It’s the last quarter of 2011, and Google has barely three years in the Android can. I started thinking about this in the last few weeks and especially after writing my last article and why Android is successful. Is it still important that Android is an open source operating system? It seems that the only interested people in the “open sourceness” are the modders. Which in itself is a good thing, but where are all of the Android committers? Where is the peer review of the operating system that makes the successful free and open source software (FOSS) projects actual businesses? It may have been more pure in the beginning but it had not hit the big time yet or become the Droid juggernaut from Verizon. I believe that is more important that it is free than it is open sourced. Que the conspiracy theories and menacing orchestral music.
“The term open source describes practices in production and development that promote access to the end product’s source materials. Some consider open source a philosophy, others consider it a pragmatic methodology. Before the term open source became widely adopted, developers and producers used a variety of phrases to describe the concept; open source gained hold with the rise of the Internet, and the attendant need for massive retooling of the computing source code. Opening the source code enabled a self-enhancing diversity of production models, communication paths, and interactive communities. Subsequently, the new phrase “open-source software” was born to describe the environment that the new copyright, licensing, domain, and consumer issues created.” – Sourced from the all knowing Wikipedia.
Android is ubiquitous because it is free and not because it is open source. Except for the popular Cyanogen mods, the FOSS aspect has largely been ignored by most of the ODM’s. Witness the poor implementations of Android devices by Archos, Augen, Camangi, and countless other Tier Three AKA Chinese manufacturers and the animosity towards UI’s like Sense and MotoBLUR. If the FOSS was so easy to take advantage of then why are only a handful of developers able to deliver a customer experience that was comparable to Google’s? And even Cyanogen AKA Steve Kondik only bothered to modify the ‘with Google’ version.
A true open sourced and free version would not have any differences that any other manufacturers have. If Google was out to ensure that every available handset and tablet ran ‘the real’ Android then they would not stand in the way of all devices running the most current version with all of the bells and whistles including the Android Market.
The delivery model for software availability is not predicated on open source but for popularity and usability. For manufacturers to have the source code does not make the experience better but enables them to write software for open API’s and even change the OS to custom fit theirs and the user’s needs. A good example of an OS being widely distributed is Windows XP. As we know, it is not open sourced yet there are thousands of applications that have been developed for XP. Because Microsoft has deliberately made their OS’es easy to be accessed by developers.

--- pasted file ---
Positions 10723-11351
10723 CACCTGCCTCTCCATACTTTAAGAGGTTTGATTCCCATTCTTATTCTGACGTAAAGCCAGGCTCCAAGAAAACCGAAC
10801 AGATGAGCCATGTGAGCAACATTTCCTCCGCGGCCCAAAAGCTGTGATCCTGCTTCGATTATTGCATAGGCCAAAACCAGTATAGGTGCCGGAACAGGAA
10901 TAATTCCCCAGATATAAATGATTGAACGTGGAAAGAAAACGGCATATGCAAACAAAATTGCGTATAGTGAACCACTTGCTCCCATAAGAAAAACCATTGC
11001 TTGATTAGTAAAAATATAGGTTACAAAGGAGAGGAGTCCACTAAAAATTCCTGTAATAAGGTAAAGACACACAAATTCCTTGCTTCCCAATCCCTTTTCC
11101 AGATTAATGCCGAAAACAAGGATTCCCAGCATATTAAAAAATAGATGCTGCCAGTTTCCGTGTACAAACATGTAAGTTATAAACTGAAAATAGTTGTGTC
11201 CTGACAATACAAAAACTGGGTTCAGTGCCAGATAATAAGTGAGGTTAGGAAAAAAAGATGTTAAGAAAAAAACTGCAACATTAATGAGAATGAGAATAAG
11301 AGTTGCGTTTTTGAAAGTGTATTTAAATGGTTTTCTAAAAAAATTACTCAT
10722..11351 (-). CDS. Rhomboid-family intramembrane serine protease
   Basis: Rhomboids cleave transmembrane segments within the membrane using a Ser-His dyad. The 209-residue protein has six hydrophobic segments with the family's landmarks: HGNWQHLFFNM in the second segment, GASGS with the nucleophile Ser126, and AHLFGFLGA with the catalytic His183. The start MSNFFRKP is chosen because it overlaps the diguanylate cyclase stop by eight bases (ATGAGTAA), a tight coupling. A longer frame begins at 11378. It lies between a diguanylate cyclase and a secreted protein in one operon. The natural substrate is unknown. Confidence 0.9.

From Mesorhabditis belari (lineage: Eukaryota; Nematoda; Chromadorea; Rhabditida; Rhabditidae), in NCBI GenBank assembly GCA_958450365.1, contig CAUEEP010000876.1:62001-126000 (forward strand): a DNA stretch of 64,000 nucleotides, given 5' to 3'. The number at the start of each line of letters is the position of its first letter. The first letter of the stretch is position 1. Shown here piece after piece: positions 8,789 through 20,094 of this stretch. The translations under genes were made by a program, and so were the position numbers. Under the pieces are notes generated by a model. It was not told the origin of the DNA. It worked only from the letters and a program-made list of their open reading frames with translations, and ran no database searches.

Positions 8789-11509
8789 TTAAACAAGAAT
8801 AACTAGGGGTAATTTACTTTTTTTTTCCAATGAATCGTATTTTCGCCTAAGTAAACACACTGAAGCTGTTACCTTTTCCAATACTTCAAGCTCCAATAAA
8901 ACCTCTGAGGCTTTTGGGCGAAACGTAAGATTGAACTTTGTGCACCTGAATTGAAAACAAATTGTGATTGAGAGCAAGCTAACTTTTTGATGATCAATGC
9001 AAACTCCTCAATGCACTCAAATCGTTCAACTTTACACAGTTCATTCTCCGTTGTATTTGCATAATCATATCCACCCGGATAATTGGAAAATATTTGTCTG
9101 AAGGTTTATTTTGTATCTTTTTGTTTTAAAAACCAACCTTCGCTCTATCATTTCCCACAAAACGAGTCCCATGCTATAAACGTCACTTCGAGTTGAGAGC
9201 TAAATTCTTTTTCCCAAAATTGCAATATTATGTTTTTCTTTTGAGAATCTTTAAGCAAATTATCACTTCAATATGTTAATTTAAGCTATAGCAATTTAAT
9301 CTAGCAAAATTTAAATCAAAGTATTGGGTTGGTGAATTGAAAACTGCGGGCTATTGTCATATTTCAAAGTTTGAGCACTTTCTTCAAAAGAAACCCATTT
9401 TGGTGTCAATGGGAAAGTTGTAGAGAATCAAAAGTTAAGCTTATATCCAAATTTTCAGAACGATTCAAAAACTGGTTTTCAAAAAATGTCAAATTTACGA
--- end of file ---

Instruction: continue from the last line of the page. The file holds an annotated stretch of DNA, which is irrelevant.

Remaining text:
Check out Ballmer’s now infamous developer chant.
It seems counter intuitive to Google’s mantra of “do no evil” that Android would be handicapped for development except for the blessed versions. And while we are on the subject, Honeycomb not being open sourced is a trivial matter if it is hard to develop apps for. There are two outcomes to the mobile war and it will be for local apps versus web HTML5 browser versions. Google seems to want it both ways but by standing in the middle of the road is very dangerous. It puzzles me that they are not lining up in the HTML5 camp since they are so web centric. Apple is moving the iOS browser in the right direction while still doing well selling apps but the future of the web is true mobility and the only way to have a platform agnostic platform is via the browser. Do we really want to buy devices based on what apps are available for THAT platform? Good examples of this are Flipboard and instagram, both immensely popular and great iOS apps but do we really need further splintering of platforms based on carriers AND apps?
But back to the task at hand. Do you care that Android is open source? Does it have anything to do with your buying power as a consumer on what you decide to use? I contend that 99.99% of people out there have less than zero knowledge about software and developer technologies that makes Android a more powerful platform than its competition. I think that Android’s open source moniker has worn out its welcome. It use to be a differentiator but it is now a marketing term.
While I remain eager and excited to see the newer versions of Android, I am more interested in seeing how Google will continue to play a big part in the mobile space as they don’t as much as compete but actually set policy in the market. But so does Apple. I choose to continue to use Android over anything else because of its robustness and flexibility, although I must admit that the Competition is heating up and they are looking pretty good. But this is all the more reason Google needs to be more competitive and push the limits with upcoming versions.